Having the right celebrity promote your start-up can propel your sales and help establish your brand in the conscience of the public. But how do you get your product into the hands of an influential celebrity, and more importantly how do you ensure they give them the seal of approval and rejection.
If a celebrity is eating in your restaurant or buying from your shop, ask them to give you a shout out on Twitter. Or tweet them asking, so they have your Twitter handle and they may even retweet you. Kate Jenkins from Gower Cottage Brownies managed to get celebrity endorsement through Twitter after her followers tweeted Phil Jupitus. "He was on tour with Spamalot in Swansea and was tweeting about being in Gower," she said. "My followers were tweeting him and then I sent a tweet saying I had a box of brownies and a Bite Me Bag with his name on it, then he turned up. We've been friends ever since and I now supply the green room at Never Mind the Buzzcocks with my brownies." As a double result the celebrities who tuck into the brownies every week, provide the potential for loads more endorsement.
Target a celebrity and send your product to them. The packaging is extra important when doing this, as you need to make sure your product stands out from everything else they get sent. Personalised baby product company my1styears.com managed to propel their business to a £1m turnover in three years this way. They personalised products for Danii Minogue by sending her blankets with the message 'Mummy's got the X-Factor' when she joined the talent show's judging panel. Elton John meanwhile was sent a gift featuring the line 'How wonderful life is now you're in the world', when his son was born. Always make sure you include a card with information about your company on there and a way they can get in touch with you too.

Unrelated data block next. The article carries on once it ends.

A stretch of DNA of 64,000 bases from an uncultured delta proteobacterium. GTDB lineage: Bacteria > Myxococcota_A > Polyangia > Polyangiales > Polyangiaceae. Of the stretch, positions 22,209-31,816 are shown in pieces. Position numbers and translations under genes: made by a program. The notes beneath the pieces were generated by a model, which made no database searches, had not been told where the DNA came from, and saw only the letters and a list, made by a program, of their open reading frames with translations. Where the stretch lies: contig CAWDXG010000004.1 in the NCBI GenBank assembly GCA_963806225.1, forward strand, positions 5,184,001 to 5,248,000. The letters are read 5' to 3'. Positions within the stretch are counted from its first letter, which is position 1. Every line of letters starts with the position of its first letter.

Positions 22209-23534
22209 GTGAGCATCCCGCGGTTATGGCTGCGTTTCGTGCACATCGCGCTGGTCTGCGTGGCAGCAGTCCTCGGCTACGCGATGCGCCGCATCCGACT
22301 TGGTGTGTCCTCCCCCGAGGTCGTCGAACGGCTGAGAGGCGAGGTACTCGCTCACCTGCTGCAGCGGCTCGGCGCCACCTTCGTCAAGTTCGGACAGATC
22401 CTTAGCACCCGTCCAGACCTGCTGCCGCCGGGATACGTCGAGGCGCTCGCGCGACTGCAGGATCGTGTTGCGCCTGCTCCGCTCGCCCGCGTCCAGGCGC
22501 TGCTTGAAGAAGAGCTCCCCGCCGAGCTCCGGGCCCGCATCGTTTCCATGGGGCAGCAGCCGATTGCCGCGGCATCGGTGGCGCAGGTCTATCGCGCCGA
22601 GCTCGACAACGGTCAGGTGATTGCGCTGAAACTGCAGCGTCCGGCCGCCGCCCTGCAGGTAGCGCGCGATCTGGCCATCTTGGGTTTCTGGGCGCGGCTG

In many cases it could be easier to get your products into the hands of a celebrity through their stylist or their assistant. If you give the product to them for free they're likely to use it as it saves them money. If the celebrity then likes it, they could promote it to the public or, as happened in the case of Lisa Price, who runs the beauty company Carol's Daughter, they may even end up investing in your business. "I had access to celebrities through make-up artists and stylists, says Carol. "We did a lot of gifting and got our products used. Once we got these relationships with the celebrities, we were able to reach them through their stylists for quotes and comments in press." In 2005, Will Smith, Jay-z and Mary j Blige all invested in her beauty products range.
Make sure you target the right celebrity. Send your products to a famous face that are followed by your own target audience. You don't want your products to be misrepresented and associated with the wrong people.
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